“While one can never ignore the potential for an accident or gross incompetence, the locations of these explosions coupled with the increasing number of things exploding in the last few weeks does make a strong case for this being foreign sabotage,” underscored Behnam Ben Taleblu, a senior fellow at the Foundation for the Defense of Democracies (FDD). “Let’s not forget, they are all occurring on or near, nuclear, missile, or military installations.”
But adding to the peculiarity, BBC Persian reported that just after midnight on June 30, some of its journalists received an email from a group purporting to be the “Homeland Cheetahs” – comprised of anti-government, underground dissidents – claiming credit for earlier attacks. The outlet also said they were informed of the Natanz attack hours before it was documented by officials.
New flagpoles in Iran are sparking fears that the Islamic regime is using them to hide satellite jamming technology that can block Internet, TV and phone communication.
(Hassan A. Khosravi)
Several intelligence sources told Fox News that they had never heard of the outfit prior to the BBC’s report, and suspected it to be a ruse or a front for a much more sophisticated operation.
While almost all experts conclude that the attacks that have occurred are physical, some say cyber warfare may additionally play a part – especially given that Natanz was targeted by the infamous Stuxnet malware kindled by Israel and the U.S. in 2010. That attack successfully crippled controls at the site by altering the spin cycles of the centrifuges and left scientists scratching their heads.
“Although many are asking the question, was this a cyber-attack or physical sabotage, the answer could be ‘both.’ The most likely suspects are the U.S. and Israel working in tandem. Both countries have very sophisticated cyber warfare units and significant capabilities when it comes to cyber-kinetic attacks,” explained David Kennedy, CEO of TrustedSec and a former NSA and Marine Corps cyber-intelligence expert. “An attack of this magnitude would require a great deal of planning and preparation, and is very complex because you are exploiting industrial control systems and air-gapped devices.”
In this photo released by the official website of the office of the Iranian supreme leader, Supreme Leader Ayatollah Ali Khamenei delivers his sermon in the Friday prayers at Imam Khomeini Grand Mosque in Tehran, Iran, Friday, Jan. 17, 2020. Iran’s supreme leader said President Donald Trump is a “clown” who only pretends to support the Iranian people but will “push a poisonous dagger” into their backs, as he struck a defiant tone in his first Friday sermon in Tehran in eight years. (Office of the Iranian Supreme Leader via AP)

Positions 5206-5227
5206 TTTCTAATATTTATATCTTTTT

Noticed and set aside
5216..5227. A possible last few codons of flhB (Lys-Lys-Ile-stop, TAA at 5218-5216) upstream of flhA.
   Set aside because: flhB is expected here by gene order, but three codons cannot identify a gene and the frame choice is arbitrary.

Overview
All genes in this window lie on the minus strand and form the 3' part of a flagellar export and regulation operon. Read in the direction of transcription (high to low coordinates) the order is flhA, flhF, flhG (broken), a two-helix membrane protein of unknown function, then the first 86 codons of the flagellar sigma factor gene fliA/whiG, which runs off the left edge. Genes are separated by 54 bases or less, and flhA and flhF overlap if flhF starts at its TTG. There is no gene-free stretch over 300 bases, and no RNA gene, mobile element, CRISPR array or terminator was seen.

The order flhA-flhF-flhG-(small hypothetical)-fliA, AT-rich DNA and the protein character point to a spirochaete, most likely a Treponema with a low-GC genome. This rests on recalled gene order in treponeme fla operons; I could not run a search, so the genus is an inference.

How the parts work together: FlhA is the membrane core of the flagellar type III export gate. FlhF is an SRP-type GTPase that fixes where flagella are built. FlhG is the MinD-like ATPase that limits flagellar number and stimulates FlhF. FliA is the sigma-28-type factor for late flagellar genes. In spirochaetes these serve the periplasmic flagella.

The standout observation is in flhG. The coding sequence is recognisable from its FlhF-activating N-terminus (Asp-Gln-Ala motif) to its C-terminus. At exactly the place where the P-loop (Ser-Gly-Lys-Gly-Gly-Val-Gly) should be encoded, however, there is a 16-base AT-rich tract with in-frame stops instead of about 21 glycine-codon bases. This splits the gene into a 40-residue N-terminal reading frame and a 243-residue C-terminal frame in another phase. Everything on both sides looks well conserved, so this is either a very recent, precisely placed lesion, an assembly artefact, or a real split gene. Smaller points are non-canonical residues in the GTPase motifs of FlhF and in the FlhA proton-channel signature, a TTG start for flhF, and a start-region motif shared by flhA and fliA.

Jeff Bardin, CIO of security firm Treadstone 71, concurred that their assessment “indicates this was a physical attack likely with cyber used for reconnaissance and support.”
“The explosion was far beyond what is believed cyber sabotage could have created,” he said. “If Iran complains too loudly that adversaries destroyed their nuclear weapons development, the IAEA and the world will want a local inspection – Iran has claimed they are not creating nuclear weapons. If they complain too loudly, we can confirm those locations for nuclear weapons development. If Iranian authorities claim adversary actions occurred, internally, they look weak, where they already suffer a lack of confidence. If they openly respond, they risk more attacks.”
Experts have also pointed to the glaring holes in Tehran’s intelligence apparatus – essentially allowing its country’s most guarded sites to be slaughtered with convention weapons, with little means of foiling it or fighting back.
“Tehran has not yet retaliated for the Natanz explosion. (But) I would expect to see an uptick in Iranian cyber operations against the U.S., Israel, and our Mideast allies like Saudi Arabia, but I don’t expect a serious conflagration,” Kennedy surmised. “The Iranians have suffered a major setback to their nuclear program and their domestic security. They’ve been badly embarrassed. And the truth is, they may not know the full extent of what happened in that attack. They also don’t know what else is coming.”